Government Got Money Or Not
Ramadan 4, 1442: When the Prime Minister of a country says the Government does not have much money left, that's serious. Everyone should be panicky. It means the Government no longer has the funds to manage the country properly, let alone pay its debts. In other words, we're reaching rock bottom. Will there be enough money to pay civil servants' salaries?
Well, that was what PM Muhyiddin Yasin said yesterday, believe it or not.
KUALA LUMPUR – Prime Minister Tan Sri Muhyiddin Yassin said Putrajaya’s coffers are depleting after the government allocated more than RM600 billion for Budget 2021 and other stimulus packages to help Malaysians weather the Covid-19 pandemic.
He said the government had spent large amounts of money last year and this year due to the virus, adding the stimulus packages for the national budget totalled RM340 billion, while RM322 billion was set aside for the national budget.
“I went to school, but I am not good at calculation... how much it adds up... it's more than RM600 billion – that’s a big sum of money,” Muhyiddin said during a Vaisakhi celebration event with the Sikh community in Petaling Jaya.
“What I am trying to say here is that we don’t have much money left.”
Fortunately, there was no panic reaction to Muhyiddin's remarks. There was no bank run, no riot or looting, nobody died, the stock exchange was nonchalant. In short, nobody was panicky. But how come?
"Nobody believed him, probably," said one corporate leader friend.
Well, maybe. One think tank has come to argue that what Muhyiddin said was NOT TRUE.
PETALING JAYA: A public policy think tank has described as “unsubstantiated and misleading” the statement by Prime Minister Muhyiddin Yassin that the government is running out of money after spending RM340 billion on economic stimulus measures and RM322 billion on the 2021 budget.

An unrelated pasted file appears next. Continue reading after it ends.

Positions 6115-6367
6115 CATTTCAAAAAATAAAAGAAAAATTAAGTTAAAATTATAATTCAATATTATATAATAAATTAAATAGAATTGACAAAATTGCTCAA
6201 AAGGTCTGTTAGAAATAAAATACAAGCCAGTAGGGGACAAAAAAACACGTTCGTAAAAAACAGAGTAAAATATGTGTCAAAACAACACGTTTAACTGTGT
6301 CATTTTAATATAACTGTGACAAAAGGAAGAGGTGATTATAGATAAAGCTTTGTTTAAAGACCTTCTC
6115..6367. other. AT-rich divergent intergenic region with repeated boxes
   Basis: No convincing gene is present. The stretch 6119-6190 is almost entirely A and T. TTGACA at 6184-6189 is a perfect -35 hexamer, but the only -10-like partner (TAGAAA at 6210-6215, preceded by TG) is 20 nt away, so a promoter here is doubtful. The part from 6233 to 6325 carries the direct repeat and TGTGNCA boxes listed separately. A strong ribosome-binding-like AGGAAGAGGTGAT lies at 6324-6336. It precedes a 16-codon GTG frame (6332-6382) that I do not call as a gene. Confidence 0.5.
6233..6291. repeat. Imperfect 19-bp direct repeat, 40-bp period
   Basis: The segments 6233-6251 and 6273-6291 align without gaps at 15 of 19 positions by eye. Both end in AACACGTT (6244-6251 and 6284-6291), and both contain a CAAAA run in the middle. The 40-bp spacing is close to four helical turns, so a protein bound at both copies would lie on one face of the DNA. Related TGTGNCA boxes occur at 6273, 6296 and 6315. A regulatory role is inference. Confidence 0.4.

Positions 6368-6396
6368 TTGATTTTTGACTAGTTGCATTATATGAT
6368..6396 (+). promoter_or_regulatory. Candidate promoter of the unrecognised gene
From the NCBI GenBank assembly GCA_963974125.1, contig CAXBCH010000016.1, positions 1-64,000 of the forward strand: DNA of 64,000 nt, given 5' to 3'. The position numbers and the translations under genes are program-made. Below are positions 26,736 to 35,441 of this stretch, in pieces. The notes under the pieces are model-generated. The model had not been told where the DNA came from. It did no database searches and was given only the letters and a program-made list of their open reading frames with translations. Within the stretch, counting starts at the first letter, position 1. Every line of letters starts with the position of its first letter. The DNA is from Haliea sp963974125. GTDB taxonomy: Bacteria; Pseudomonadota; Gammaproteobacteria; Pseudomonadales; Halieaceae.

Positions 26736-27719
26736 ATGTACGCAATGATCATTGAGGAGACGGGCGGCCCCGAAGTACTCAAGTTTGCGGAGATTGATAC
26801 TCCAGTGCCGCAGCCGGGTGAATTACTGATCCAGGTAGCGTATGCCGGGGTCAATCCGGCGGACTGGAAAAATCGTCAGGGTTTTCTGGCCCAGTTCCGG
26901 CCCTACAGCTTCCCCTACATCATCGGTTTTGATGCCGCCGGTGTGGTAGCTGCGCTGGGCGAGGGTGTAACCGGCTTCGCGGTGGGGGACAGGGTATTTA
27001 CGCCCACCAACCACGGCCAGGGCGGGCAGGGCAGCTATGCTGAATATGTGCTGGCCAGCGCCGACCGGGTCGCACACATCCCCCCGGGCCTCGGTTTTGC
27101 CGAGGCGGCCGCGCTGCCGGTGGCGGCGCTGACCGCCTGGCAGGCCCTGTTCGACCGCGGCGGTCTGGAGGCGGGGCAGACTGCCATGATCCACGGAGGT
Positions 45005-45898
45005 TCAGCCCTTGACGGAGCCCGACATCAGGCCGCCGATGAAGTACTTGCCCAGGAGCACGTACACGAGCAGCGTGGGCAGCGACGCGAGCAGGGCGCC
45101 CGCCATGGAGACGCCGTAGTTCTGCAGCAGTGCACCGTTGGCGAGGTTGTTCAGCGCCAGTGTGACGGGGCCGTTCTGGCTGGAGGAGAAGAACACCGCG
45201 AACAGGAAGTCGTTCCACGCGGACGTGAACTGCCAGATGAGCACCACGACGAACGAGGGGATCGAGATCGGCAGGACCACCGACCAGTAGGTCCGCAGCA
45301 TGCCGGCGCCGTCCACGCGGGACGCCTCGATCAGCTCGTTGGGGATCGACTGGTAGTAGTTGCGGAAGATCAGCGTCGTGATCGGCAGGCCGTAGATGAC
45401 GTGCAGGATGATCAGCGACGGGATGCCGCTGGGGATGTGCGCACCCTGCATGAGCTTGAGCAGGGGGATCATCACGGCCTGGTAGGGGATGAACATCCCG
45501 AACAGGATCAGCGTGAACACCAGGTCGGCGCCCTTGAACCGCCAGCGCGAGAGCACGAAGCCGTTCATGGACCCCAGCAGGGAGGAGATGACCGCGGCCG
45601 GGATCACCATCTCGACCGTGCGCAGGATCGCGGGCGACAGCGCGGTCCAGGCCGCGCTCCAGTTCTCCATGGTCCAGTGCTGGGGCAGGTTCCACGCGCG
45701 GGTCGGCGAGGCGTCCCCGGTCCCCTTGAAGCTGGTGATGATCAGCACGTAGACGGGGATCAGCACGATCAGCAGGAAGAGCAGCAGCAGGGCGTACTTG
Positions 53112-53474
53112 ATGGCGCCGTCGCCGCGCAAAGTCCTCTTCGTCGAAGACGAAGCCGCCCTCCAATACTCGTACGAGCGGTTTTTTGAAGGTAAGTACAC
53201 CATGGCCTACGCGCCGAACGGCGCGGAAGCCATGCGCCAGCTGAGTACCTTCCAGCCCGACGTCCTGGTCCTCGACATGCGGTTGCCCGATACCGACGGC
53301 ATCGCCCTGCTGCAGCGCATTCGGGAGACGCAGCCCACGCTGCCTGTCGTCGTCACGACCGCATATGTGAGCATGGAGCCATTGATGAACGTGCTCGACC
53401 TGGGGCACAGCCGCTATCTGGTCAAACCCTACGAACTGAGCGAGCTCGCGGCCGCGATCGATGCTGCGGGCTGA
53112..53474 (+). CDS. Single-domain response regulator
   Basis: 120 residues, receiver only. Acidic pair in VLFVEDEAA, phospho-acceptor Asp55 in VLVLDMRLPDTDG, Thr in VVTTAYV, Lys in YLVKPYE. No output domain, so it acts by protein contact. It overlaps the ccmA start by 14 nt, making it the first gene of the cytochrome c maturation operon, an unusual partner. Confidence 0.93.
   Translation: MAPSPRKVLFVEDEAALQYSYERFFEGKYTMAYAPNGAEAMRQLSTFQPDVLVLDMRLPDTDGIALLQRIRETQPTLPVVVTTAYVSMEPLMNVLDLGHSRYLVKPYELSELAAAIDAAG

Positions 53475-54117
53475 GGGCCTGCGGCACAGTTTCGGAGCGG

Research for Social Advancement said the statement has misinterpreted the term “government spending” and overstated the fiscal burden on the state coffers.
Researcher Jaideep Singh said the RM40 billion in withdrawals from the Employees Provident Fund was not a fiscal stimulus as it had come from the contributors’ own savings.
“For other macro-financial measures, support typically comes from Bank Negara, which does not rely on government money and therefore does not directly affect the country’s fiscal deficit,” he said in a statement.
Jaideep said the finance ministry itself had admitted that only about RM72.6 billion, or 21.4%, of the total RM340 billion figure took the form of direct government expenditure through fiscal injections.
“This figure covers health spending, cash transfers, the Wage Subsidy Programme and infrastructure spending, which are all borne out of the government’s budget,” he said.
He said the actual amount of government spending to date was likely to be even lower than the RM72.6 billion previously announced by the finance ministry, since not all fiscal injections were immediate.
“There is a time lag between the announcement of fiscal policy measures and the eventual disbursement of funds,” he said.
The remaining RM267.4 billion, he said, covered a range of strategic, operational and monetary policy measures, including loan moratorium extensions, tax exemptions, loan guarantees and financing schemes.
“Some of these, such as tax relief, do not have a direct accounting value apart from the opportunity cost of tax money foregone, which is likely to be negligible for affected sectors anyway.”
He also argued that higher spending due to the stimulus measures was not unprecedented, citing the 2009 budget, which had a fiscal deficit of 6.7% amid the financial crisis.
Jaideep said now was not the time for alarmist claims, adding that the country can already expect an increase in government revenue beyond the 2021 budget’s forecast, with recent hikes in oil prices.
He said the most recent Pemerkasa package had also suggested that the government still had fiscal space to introduce substantial new injections.
“Ultimately, the way out of the pandemic-induced contraction is to implement more directed, strategic expansionary fiscal policy measures to promote consumption and crowd-in private sector investment, not to make unsubstantiated claims about the government’s fiscal situation,” he said.
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